If you don’t like something change it; if you can’t change it, change the way you think about it.
April is Month of the Military Child. Since Huzzy and I don’t have children, I put out a call for guest bloggers to help out. I originally wanted to do a guest blogger every Monday, but I had so many fantastic responses that you’ll see a guest blogger every Monday and Thursday!
My second guest blogger is Jamie at Handling with Grace?.
Hi ladies. My name is Jamie. I blog over at “Handling With Grace?”. I am a Navy wife and mother of a two year old. I love the adventure that the military life offers but as we all know, there are tradeoffs that we encounter. There are two simple truths about military life that we all know.
- Military life is hard. It is hard to move around every couple years. It is hard to leave friends who mean the world to us. It is hard to re-make friends when we reach the new duty station. It is not an “easy” lifestyle.
- This is a GOOD life! Being separated from our biological families, we rely most heavily on our own little glued together modge podge group of friends that turn into family members. We get to travel the country and experience things that many people never get to. We are part of a select group of people who have friends all over not just this great country but this amazing world.
Things start to get a little trickier (for me at least) when I add my sweet toddler in to the equation. She has big extended family that lives mere miles from each other in Southern California. She (we) are the only missing piece of that family. I am sad for her that she is not going to grow up super close to her cousins. I am sad for her that she is not going to really know her grandparents and they won’t really know her.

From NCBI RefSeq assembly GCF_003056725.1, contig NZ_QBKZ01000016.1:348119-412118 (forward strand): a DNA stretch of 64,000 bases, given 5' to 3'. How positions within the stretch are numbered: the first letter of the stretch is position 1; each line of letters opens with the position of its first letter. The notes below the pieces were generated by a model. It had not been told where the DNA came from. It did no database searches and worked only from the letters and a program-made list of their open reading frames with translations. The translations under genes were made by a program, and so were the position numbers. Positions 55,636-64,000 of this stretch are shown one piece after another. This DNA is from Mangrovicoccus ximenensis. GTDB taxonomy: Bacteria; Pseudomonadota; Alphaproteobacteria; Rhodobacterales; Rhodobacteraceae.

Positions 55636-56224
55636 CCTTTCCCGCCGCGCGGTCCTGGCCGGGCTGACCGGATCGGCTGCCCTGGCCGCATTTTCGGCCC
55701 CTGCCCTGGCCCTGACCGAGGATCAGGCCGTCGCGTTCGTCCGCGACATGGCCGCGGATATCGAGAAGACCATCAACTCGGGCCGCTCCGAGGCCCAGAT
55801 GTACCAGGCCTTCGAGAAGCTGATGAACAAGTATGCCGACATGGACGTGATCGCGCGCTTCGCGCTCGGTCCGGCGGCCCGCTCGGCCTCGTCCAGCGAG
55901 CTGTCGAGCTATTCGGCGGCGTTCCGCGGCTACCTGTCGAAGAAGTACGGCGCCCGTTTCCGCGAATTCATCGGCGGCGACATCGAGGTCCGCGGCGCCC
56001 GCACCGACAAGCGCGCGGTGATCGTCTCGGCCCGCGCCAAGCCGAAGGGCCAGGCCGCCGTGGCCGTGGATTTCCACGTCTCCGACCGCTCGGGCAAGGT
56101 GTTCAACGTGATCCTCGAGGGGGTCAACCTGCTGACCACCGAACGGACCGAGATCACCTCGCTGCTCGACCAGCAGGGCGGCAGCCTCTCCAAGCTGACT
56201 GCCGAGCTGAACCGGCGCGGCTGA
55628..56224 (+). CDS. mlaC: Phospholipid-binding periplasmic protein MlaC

I find peace with our (my husband and I try to make these decisions together) decision to be “lifers” by knowing that my sweet little one is going to be an expert friend maker by the time she is in high school. She is not going to have a choice in the matter. We are going to move. This is an unavoidable component of this lifestyle that we have chosen. Hopefully with my guidance and assistance, she will develop the self-confidence necessary to be a successful friend maker. She will have a lot to offer as a friend with her vast array of life experiences travels.
I plan to continue to show her all around this country and take full advantage of each duty station that we go to. Through the travels and experiences, I fully expect her to develop a strong sense of self and self- confidence. She is lucky that by the time she reaches high school, she too will have friends and extended “family members” all over not only this great country but this amazing world!